Twist1 is an EMT regulator well characterized in cancer metastasis (Yang et al., 2004 ). It is of note that Twist1 uses zyxin to induce the cell morphological change and migration. Therefore, zyxin might be a target of treatment or prevention for cancer metastasis. We confirmed the presence of several E-box sites, which basic helix-loop-helix transcription factors including Twist1 preferentially bind to, in the promoter region of zyxin gene. Further analysis is needed to reveal how Twist1 promotes transcription of zyxin.
We revealed that zyxin was predominantly expressed in AVC in the embryonic heart undergoing EMT and that zyxin was required for migration and actin fiber reorganization in the endocardial cells. The expression of zyxin mRNA began at E10.5 that corresponds to the onset of endocardial EMT and became predominant in AVC of developing heart and in adult valves. The expression of Twist1 in AVC was highly correlated with that of zyxin. TGF-β1 is expressed in AVC and contributes to valvulogenesis (Nakajima et al., 2000 ; Molin et al., 2003 ), suggesting functional coordination of TGF-β1-Twist1-zyxin pathway in vivo. Most recently, the role for Twist1 in AVC development was reported (Shelton and Yutzey, 2008 ), and further molecular dissection would lead to better understanding of cardiac morphogenesis.
We further examined the importance of zyxin in EMT by ex vivo assay using E9.5 AVC tissue explants. The endocardial cells transduced with lentivirus vector expressing zyxin shRNA failed to exhibit outgrowth and invasiveness into collagen gels and to execute actin fiber reorganization. Together, zyxin is essential for the endocardial cells to undergo EMT in which zyxin promotes cell migration through actin fiber reorganization. Although zyxin-null mice are viable and fertile (Hoffman et al., 2003 ), the hearts of the zyxin-null mice have not been inspected in detail. We considered two possibilities for no phenotype in zyxin-null mice. First, the abnormalities might be minor ones requiring careful observation, such as bicuspid aortic valves (Garg et al., 2005 ) or malformation of supporting apparatus such as chordae tendineae (Norris et al., 2008 ). Second, there might be genetic redundancy and chronic loss of zyxin might be overcome. To support this, although single knockout mice of VASP, with which zyxin directly interacts, exhibit no cardiac phenotype, but triple knockout mice of VASP, Ena and Ena-VASP-like show abnormally thin endocardium (Furman et al., 2007 ). It might be necessary to ablate plural genes including LIM-family proteins to observe abnormal phenotypes due to the absence of zyxin. In Xenopus laevis, Martynova et al. (2008) revealed that zyxin expression increased along gastrulation that is another example of developmental EMT, and administration of zyxin morpholino resulted in disruption of embryos during gastrulation. It implied the essential role for zyxin in EMT during gastrulation. Thus, considering the particularly strong expression of zyxin in AVC undergoing EMT and the result from ex vivo AVC explant assay, we conclude that zyxin is required for migration and actin fiber reorganization of the endocardial cells.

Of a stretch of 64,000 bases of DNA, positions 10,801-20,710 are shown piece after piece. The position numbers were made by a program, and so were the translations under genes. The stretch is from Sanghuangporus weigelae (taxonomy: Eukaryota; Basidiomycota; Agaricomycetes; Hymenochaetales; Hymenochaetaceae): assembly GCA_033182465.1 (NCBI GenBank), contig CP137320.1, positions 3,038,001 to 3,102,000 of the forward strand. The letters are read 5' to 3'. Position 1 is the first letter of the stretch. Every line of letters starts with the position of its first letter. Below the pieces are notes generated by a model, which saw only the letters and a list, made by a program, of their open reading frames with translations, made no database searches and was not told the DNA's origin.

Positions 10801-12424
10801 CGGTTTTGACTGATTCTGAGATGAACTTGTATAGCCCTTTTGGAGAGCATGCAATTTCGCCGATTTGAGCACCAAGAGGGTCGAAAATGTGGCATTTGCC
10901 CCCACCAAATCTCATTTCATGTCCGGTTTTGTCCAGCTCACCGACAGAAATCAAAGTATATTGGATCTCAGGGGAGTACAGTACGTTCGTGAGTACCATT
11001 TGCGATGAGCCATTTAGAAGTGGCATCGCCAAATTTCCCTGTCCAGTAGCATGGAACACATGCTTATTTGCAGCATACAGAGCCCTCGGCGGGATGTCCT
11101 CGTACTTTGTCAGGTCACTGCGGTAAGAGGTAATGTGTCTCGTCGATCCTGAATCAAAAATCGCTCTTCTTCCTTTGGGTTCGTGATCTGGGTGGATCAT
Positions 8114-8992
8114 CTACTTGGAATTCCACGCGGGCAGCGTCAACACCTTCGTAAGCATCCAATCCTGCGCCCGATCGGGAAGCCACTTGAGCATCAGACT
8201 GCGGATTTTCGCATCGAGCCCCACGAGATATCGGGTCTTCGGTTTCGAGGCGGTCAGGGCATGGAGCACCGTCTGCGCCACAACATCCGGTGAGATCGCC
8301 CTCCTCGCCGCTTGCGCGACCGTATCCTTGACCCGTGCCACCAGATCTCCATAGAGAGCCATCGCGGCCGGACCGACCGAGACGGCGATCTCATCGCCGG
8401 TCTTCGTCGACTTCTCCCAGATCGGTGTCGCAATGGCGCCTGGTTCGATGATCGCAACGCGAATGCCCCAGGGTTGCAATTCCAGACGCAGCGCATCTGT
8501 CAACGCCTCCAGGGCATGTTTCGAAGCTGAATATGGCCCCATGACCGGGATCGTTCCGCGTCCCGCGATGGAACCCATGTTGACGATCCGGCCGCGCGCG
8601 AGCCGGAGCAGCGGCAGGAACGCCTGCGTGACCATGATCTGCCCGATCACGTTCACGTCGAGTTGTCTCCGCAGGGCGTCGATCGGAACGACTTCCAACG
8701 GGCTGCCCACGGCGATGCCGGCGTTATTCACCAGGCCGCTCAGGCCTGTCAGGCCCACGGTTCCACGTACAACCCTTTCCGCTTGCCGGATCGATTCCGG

In this study, we delineate the essential signaling, TGF-β1-Twist1-zyxin pathway, in in vitro EMT using cultured cells and in vivo EMT using the developing heart.
We thank Tsuyoshi Akagi for providing pCX4 vectors. This work was supported by grants from the Ministry of Education, Culture, Sports, Science and Technology, Japan Heart Association, and Miyata Heart Foundation.
This article was published online ahead of print in MBC in Press (http://www.molbiolcell.org/cgi/doi/10.1091/mbc.E09-01-0046) on May 13, 2009.